Family happenings are, in their ways, history: social history. So it’s worth preserving. I think fiction is a superb way to do it – and even when what’s written doesn’t always show everything and everyone involved in the “best light.”….

Her post is entitled: “Do you Own Your Memories?” My answer, begun above with that paragraph, is a resounding “Yes!”

But if you have long read and followed me here, you – “God, she’s younger than my daughter!” – probably already guessed that. ;-)

“God, she’s younger than my daughter!”

My HarperCollins novelist uncle was messaging with me on Saturday. He’d just spoken to my mother (his sister) about my father’s pending heart surgery. He also dropped in yet more authoring advice:

Engaging with a writer uncle on Facebook Messenger about writing when he doesn't know you have already written one book and are nearly finished with the second. [Screen capture by me, 2014.]

Engaging with a writer uncle on Facebook Messenger about writing when he doesn’t know you have already written one book and are nearly finished with the second. [Screen capture by me, 2014.]

On Facebook, as you can see, he’s not always exactly, ummm, a wordsmith.

His first novel appeared in the early 1980s; and he has also written short stories, screenplays, and, recently, a stage play. “I’m why they have editors,” I vaguely remember him once saying. I also recall some years ago how, when one of his books was being edited by “some 21 year old” woman and evidently feeling his age a bit, he shook his head and harrumphed to me, “God, she’s younger than my daughter!”

Free Stock Photo: A pair of glasses with an open book.

Free Stock Photo: A pair of glasses with an open book.

Yes, life is indeed endless “fictional” source material. ;-)

I started this “I think I’d like to write a novel” tease with him. I admit this little game is entirely my fault. But now he won’t stop offering me advice.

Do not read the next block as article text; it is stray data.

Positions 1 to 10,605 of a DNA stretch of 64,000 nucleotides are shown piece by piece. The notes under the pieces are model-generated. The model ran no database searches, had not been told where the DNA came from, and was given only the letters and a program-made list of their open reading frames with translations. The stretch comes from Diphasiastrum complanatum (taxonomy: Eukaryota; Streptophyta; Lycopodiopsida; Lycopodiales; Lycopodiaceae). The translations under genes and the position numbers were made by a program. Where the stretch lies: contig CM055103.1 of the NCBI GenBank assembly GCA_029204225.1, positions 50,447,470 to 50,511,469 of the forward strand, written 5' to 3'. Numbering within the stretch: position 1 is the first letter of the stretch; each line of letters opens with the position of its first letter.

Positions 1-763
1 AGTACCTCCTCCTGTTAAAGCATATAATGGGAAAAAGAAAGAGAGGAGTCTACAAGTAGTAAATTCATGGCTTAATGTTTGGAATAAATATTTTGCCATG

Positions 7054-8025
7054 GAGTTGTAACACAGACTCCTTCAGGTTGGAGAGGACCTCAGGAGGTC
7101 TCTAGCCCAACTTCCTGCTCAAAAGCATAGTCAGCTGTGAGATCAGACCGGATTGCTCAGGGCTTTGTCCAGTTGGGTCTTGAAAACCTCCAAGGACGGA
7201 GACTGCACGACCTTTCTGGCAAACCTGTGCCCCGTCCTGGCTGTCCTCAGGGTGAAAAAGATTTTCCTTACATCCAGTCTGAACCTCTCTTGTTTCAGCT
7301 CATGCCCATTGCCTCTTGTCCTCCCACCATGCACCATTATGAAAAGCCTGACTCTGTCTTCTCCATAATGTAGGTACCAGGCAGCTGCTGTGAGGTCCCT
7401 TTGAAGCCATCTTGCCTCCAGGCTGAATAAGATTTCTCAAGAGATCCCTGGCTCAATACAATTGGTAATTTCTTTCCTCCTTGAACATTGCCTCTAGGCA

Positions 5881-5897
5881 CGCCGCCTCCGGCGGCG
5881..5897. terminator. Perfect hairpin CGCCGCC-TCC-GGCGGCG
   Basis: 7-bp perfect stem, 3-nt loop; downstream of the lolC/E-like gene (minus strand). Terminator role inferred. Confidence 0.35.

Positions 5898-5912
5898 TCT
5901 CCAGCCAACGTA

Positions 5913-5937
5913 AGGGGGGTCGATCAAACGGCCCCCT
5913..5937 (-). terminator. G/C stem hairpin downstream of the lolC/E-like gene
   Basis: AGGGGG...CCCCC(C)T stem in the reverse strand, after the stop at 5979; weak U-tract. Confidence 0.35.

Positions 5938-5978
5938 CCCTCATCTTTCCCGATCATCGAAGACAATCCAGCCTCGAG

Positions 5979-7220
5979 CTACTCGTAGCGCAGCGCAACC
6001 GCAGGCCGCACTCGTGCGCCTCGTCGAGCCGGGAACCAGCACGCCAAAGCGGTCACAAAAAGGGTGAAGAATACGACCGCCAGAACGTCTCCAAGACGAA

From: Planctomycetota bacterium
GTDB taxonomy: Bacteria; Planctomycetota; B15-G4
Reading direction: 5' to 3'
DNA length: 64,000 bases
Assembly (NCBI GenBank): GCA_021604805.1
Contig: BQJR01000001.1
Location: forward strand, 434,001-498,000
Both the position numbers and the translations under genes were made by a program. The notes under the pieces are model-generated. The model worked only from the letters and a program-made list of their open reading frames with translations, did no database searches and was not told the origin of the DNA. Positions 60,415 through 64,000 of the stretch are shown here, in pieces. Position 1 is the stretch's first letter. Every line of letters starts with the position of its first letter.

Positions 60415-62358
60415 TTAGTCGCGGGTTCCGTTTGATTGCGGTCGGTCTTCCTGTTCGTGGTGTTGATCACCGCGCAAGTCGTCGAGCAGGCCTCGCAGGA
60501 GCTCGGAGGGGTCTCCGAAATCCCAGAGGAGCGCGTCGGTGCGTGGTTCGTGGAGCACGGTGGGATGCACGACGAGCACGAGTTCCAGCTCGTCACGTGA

So now I just have to figure out how to get out of this “literary” corner into which I’ve painted myself. :-) Hope you have a good day. Happy Monday [grumble, grumble].

English Countryside Views

I spoke with my father in Pennsylvania last night after he’d gotten the results of his heart test on Thursday. In August, he had been ambulanced to the hospital with only 15% heart function. It is now, three months later, up to 26% – thanks to medication, exercise, a much reduced salt intake, and totally following doctor’s orders.

His cardiologist was impressed at how he has done EVERYTHING he was asked to do, but 26% was not enough to satisfy the doctor that he was out of danger; he wanted to see at least 35%. He said that after 3 months’ recovery that 26% is likely the peak the heart will ever reach on its own, so recommended an implant.

On December 1, my Dad will have put into his chest a 3-wire, tiny device that helps the heart squeeze, which should take him to about 50%. (My Dad said the cardio had previously explained that “elite athletes” like runners tend to be at about 60%.) The device should end the chance his heart will simply slow to a stop. He will have it implanted the rest of his life.

All told, that’s a huge relief. So I thought, for this post, how about some beautiful views?

We had taken a long walk last Sunday – 7.9 miles, to be exact; distance marked courtesy of an iPhone app – up and down hills around Bratton Camp, which borders on the Salisbury Plain Defence Training Estate. We finished at the Westbury White Horse. My legs ached for 24 hours afterwards!:

Bratton Camp and White Horse, Wiltshire. [Photo by me, 2014.]

Bratton Camp and White Horse, Wiltshire. [Photo by me, 2014.]

Sign noting the bridleway as well as the next door military firing range, part of Salisbury Plain Defence Training Estate, Wiltshire. [Photo by me, 2014.]

Sign noting the bridleway as well as the next door military firing range, part of Salisbury Plain Defence Training Estate, Wiltshire. [Photo by me, 2014.]

Don't open that gate or cross that fence! Edge of Salisbury Plain Defence Training Estate, Wiltshire. [Photo by me, 2014.]

Don’t open that gate or cross that fence! Edge of Salisbury Plain Defence Training Estate, Wiltshire. [Photo by me, 2014.]

Quiet, solemn, St James's Church, Bratton. [Photo by me, 2014].

Quiet, solemn, St James’s Church, Bratton. [Photo by me, 2014.]

Westbury White Horse [Photo by me, 2014].

Westbury White Horse [Photo by me, 2014.]

Being new in the area, it was naturally a new hike for us. Sadly, though, we didn’t encounter a pub en route. So besides its unexpected length (we’d taken a wrong turn and walked about a mile out of our way), that was the only big disappointment. ;-)

Have a good Saturday.

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UPDATE: November 17:

Bratton does have a pub: “The Duke.”